Older Horse versus Younger horse

Older Horse versus Younger horse

Post by Mary Heal » Sun, 19 Dec 1993 03:46:46



Quote:

>  There have been lots of stories on this group explaining why young
>  horses are not for inexperienced and especially not for young riders.
>  Maybe you've just joined us.  I've seen too many times that parents
>  have bought that beautiful young thoroughbred for their daughter
>  because the daughter just fell IN LOVE!!

BTW, this is not restricted to ***agers.  Rita fell IN LOVE with a
2-yr-old Pinto Saddlebred filly.  The breeder/trainer was all
encouragement ("SURE I can retrain her Western in 30 days", "SURE
you can ride her faster-than-light-speed canter").  Rita is in her
50s, a lovely person, but not very assertive, and she'd only been
riding a year or two (on a well-broke Western pleasure mare).
Rita paid a lot of money for a horse that nearly killed her.  The
mare was not BAD, just young and athletic and creatively
disobedient.  She sold the mare (5 years and many dollars later)
for 1/4 what she paid, to an experienced rider who loves Dreamer
to death.  It took a good, well-broke, (boring!) horse to help Rita
ride again.

Oh, a list of what NOT to do:  buy a young horse at an auction with
no vet check, without riding it yourself, and without a more
experienced person to help you check it out.  I did ALL of the
above, and to top it off I didn't have a place to take him or a
way to get him there!  It turned out ok, but I had a lot more
than 17 hours in AND out of the saddle before I took the plunge!
I'd also been to *lots* of auctions, had a good idea of what I was
looking for (and what imperfections I could live with), had spent
several summers working in barns and taking lessons, and was just
waiting for the right horse to "grab" me.  Which he did.  Regis
has had plenty of problems and one major surgery, and there are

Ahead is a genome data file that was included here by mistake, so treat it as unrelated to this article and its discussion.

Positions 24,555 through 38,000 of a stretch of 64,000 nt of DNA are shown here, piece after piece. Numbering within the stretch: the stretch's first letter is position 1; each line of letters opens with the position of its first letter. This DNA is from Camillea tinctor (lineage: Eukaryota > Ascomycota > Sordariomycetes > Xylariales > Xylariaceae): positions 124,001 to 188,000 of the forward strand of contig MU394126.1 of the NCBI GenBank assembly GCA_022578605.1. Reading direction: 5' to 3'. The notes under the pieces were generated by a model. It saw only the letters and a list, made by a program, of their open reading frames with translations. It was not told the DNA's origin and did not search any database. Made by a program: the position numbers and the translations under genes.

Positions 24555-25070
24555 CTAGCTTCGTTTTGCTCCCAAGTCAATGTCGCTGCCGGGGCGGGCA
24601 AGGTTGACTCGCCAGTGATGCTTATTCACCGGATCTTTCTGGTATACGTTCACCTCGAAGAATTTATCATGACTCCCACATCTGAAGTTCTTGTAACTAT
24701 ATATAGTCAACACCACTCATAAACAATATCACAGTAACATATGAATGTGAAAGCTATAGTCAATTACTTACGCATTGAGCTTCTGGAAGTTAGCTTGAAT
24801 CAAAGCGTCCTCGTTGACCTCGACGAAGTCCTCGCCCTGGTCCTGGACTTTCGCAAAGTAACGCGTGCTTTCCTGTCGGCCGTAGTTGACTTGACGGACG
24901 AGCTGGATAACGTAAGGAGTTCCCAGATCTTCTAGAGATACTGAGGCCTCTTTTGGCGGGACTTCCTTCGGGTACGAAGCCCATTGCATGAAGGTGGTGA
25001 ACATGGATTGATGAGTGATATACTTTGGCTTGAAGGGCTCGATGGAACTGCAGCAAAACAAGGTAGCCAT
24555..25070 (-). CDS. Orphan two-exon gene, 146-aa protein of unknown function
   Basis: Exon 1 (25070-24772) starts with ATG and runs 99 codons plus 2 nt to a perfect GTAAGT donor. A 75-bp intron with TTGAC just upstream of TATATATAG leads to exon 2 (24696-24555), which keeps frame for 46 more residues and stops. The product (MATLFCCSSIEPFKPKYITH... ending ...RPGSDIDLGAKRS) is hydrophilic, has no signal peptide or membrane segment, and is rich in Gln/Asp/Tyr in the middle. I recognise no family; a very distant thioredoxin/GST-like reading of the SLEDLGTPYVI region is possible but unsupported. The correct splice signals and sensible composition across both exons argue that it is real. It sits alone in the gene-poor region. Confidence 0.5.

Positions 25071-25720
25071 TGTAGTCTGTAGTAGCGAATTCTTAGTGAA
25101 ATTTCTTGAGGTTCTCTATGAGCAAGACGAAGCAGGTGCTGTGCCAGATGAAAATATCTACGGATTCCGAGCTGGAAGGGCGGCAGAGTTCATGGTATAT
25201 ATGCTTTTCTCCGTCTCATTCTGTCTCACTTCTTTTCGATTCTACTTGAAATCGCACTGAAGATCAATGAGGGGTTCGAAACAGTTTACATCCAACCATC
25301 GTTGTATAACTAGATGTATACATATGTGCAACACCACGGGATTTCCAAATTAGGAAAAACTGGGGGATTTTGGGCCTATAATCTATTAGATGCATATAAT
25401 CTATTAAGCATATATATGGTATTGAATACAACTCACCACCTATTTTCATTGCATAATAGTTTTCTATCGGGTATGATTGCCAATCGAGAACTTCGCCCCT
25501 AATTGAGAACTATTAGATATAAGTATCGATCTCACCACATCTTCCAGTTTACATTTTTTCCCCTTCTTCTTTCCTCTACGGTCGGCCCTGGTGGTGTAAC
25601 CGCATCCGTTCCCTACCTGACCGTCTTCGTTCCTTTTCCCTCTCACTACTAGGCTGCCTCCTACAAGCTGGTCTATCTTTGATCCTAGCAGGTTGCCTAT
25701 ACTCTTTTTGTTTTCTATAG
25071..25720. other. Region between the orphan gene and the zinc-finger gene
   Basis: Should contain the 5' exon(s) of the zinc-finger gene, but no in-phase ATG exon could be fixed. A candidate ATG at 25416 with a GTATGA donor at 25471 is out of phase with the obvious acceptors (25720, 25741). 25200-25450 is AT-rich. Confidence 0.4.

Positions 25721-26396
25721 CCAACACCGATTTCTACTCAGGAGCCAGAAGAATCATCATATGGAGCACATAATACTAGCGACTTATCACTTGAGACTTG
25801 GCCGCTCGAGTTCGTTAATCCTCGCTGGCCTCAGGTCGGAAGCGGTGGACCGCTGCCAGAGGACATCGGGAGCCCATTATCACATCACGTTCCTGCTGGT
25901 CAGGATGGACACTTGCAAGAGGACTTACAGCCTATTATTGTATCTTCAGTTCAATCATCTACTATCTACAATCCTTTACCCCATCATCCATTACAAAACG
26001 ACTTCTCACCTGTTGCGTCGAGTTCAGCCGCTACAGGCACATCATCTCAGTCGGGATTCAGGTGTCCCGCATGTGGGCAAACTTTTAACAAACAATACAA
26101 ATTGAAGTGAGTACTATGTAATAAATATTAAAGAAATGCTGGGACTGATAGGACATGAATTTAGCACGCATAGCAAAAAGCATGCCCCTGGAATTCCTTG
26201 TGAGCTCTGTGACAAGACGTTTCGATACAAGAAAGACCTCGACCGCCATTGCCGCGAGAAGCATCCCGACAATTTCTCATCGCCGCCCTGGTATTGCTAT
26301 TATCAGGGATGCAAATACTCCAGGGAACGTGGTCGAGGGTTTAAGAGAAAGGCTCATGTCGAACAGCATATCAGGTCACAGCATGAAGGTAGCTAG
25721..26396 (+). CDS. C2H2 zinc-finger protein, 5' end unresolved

*still* days that I can't handle what he throws at me, but I
wouldn't trade him for anything.  (I WILL, however, RETIRE his ***
as soon as I win the lottery and can afford to buy a 4th-Level
schoolmaster!)
--
Mary and the Ames National Zoo:
     Raise a Fund ("Regis", 8yo TB)
     ANZ Sam-I-Am (4yo ACDx) & ANZ Noah Doll (11 mo ACD)
     Emma, Gareth, Rhiannon & Sibyl (cats from h*ll)
     more finches and fish every day!

 
 
 

Older Horse versus Younger horse

Post by Mary Heal » Sun, 19 Dec 1993 03:54:21



[parts deleted]

Quote:
>for the past year), its amazing how little most people understand about
>riding.  I get asked all the time about what's so difficult about riding
>that it takes so much time to learn!  After all, as someone asked me this week,
>"how hard can it be?  All you have to do is sit there" :-)

I got back into lessons about two years ago (Regis & I needed more
help than you can get for free!).  I started riding (in lessons)
when I was 12 or 13, so it's been ... a LONG time (more than half my
life, GEEZ!)  My Dad (financial watchdog that he is!) keeps asking
me "WHEN are you going to be DONE?"  (I tell him "when the horse is
dead, or *I* am!")
--
Mary and the Ames National Zoo:
     Raise a Fund ("Regis", 8yo TB)
     ANZ Sam-I-Am (4yo ACDx) & ANZ Noah Doll (11 mo ACD)
     Emma, Gareth, Rhiannon & Sibyl (cats from h*ll)
     more finches and fish every day!

 
 
 

Older Horse versus Younger horse

Post by Mary Heal » Sun, 19 Dec 1993 03:55:51



Quote:

>Actually they might be worth their weight in some precious metal.  When
>we looked around for "school masters" they were very expensive.  The last
>person I heard of finding one paid $50,000 for a horse that at its peak
>was schooling 4th level dressage.

I guess Regis' job is secure ... I *gotta* start playing the
lottery!
--
Mary and the Ames National Zoo:
     Raise a Fund ("Regis", 8yo TB)
     ANZ Sam-I-Am (4yo ACDx) & ANZ Noah Doll (11 mo ACD)
     Emma, Gareth, Rhiannon & Sibyl (cats from h*ll)
     more finches and fish every day!